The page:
In 1883 Mrs. Cornelius Vanderbilt attended a fancy-dress ball that outshone any ball New York had seen, wearing her electric light dress. Railroad tycoons like Cornelius Vanderbilt hosted such opulent affairs with profits from their monopoly corporations.
The starvation wages they paid their workers led to the Great Uprising of 1877 and the Pullman Strike of 1894. In the late 1800s, when collective bargaining arose, 10% of the U.S. population owned more than 70% of the nation’s assets. This structural inequality contributed to the upheaval that resulted in the World Wars and the Great Depression of the early 1900s.
Policies of the 1930s and 1940s mitigated wealth inequality. But policies of the last forty years have brought the extreme inequities that existed in the late 1800s around again. Today in the U.S., 10% of the people own more than 70% of the wealth.
Collective bargaining and utility commissions were born at the same time in history, and for the same reason. Labor unions support policies that lift broad-based economic growth. Utility commissions ensure that a monopoly utility’s customers pay fair rates for basic services. No one would pursue “right to stay warm” legislation that would force us to individually negotiate our electric rates. In the same way “right to work” legislation strips workers of the hard-fought and hard-won benefits of collective bargaining.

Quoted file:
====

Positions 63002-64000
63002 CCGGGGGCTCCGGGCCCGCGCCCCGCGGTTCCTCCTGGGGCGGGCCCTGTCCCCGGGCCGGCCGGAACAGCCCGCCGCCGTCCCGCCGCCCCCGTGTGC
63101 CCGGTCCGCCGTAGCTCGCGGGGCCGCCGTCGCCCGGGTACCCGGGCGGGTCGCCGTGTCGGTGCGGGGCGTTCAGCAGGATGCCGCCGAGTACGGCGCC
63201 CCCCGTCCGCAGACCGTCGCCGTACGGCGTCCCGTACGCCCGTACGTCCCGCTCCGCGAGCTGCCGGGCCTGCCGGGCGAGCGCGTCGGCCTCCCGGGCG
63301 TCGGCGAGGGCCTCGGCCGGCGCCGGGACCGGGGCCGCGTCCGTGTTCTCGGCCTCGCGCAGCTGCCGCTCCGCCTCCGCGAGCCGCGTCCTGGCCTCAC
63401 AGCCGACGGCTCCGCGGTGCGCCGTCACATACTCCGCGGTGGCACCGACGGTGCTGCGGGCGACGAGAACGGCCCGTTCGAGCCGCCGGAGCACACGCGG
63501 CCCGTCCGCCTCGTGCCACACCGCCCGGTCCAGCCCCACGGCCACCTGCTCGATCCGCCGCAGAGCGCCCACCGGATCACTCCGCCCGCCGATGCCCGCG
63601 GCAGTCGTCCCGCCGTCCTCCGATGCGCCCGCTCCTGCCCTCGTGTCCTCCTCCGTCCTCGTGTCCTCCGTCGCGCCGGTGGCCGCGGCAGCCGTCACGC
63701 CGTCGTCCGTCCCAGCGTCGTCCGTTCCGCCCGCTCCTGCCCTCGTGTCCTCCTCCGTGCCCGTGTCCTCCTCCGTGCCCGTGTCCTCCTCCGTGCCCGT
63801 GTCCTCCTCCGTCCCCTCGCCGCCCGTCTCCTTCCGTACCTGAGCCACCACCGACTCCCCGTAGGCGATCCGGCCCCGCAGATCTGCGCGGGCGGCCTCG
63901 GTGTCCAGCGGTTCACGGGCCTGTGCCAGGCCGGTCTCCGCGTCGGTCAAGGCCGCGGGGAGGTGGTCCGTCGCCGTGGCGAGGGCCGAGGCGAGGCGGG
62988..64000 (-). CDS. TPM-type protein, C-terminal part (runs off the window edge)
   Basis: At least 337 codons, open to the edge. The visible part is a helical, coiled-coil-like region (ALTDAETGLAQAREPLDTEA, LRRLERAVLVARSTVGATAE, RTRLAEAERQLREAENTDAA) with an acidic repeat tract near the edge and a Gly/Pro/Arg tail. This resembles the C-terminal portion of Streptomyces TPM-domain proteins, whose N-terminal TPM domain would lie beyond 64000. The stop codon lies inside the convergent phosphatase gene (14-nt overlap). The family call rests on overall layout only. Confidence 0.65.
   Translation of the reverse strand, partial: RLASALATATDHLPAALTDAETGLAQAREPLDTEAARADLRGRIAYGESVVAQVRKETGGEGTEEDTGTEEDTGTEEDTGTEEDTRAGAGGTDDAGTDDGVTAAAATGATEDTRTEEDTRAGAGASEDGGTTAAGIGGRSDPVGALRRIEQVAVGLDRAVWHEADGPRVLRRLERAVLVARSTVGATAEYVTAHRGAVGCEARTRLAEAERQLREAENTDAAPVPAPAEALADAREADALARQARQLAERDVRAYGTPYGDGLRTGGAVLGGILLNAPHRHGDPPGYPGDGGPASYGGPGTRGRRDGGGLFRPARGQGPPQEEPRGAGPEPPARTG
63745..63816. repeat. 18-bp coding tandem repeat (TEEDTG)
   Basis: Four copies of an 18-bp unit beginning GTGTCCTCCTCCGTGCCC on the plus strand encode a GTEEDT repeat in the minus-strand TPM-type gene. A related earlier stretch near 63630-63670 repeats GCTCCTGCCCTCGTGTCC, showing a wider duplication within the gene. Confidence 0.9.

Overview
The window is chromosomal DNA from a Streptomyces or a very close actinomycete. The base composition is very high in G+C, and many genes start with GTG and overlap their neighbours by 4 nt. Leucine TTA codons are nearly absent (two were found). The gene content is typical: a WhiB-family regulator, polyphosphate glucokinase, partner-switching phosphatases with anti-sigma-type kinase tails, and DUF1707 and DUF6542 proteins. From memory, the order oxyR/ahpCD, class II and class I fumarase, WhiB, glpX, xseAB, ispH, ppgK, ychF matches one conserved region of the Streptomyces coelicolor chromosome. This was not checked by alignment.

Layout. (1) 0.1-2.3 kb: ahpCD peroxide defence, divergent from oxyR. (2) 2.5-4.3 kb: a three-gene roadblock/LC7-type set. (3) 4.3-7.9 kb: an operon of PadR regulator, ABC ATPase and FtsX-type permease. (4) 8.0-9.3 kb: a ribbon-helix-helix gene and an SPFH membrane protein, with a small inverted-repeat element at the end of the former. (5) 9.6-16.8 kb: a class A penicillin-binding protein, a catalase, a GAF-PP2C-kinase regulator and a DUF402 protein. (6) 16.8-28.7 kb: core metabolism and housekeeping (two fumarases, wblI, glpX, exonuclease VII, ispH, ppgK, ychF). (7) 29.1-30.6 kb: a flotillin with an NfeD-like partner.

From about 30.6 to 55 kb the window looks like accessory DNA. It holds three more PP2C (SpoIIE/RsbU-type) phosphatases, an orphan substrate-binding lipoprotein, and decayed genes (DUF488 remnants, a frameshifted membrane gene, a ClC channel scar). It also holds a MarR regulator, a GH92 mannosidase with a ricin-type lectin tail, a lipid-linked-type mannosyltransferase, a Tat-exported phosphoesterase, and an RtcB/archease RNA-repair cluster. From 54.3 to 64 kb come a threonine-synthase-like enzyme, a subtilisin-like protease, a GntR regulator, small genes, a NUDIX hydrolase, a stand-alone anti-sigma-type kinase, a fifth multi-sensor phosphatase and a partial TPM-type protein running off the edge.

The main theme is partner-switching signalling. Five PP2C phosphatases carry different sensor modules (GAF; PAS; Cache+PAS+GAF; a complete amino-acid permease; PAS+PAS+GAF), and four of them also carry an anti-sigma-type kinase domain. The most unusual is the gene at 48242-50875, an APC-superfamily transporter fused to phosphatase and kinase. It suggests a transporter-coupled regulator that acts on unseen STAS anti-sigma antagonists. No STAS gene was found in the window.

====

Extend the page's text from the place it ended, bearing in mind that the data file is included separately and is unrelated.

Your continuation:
The first acts of the Nazis abolished labor unions, taking away workers’ rights to bargain for fair wages. The 2021 Montana legislature is considering first acts of the Nazis, soliciting support with flyers that feature a photo of Governor Greg Gianforte. Gianforte, who spent millions of his own money to get elected and who received large contributions from the Koch Brothers, has consistently expressed anti-labor views.
At the same time he is actively undermining workers’ rights to fair pay, Gianforte grandstands about the Keystone pipeline and professes support for coal and fossil fuel resources based on the jobs these industries might create. But if the anti-union legislation being considered is passed, any new jobs in Montana, from any industry, will not go to union workers.
Killing off unions as a ploy to drive a low-wage economy hurts Montana families. In this past year, we’ve learned how critical our teachers are to our communities. They should not fear for their lives when they show up for work. “Right to work” states have lower wages, less safe working conditions, and lower rates of employment.
Montana can choose a future where oligarchs dance at fancy balls while our teachers risk their lives to serve our communities. Or we can support our workers, and their right to bargain for fair wages and fair working conditions. Collective bargaining and fair pay for Montana workers is right for our communities.
Monica Tranel grew up in eastern Montana and represents clients in front of the PSC. She formerly worked as a staff attorney for the PSC and the Montana Consumer Counsel.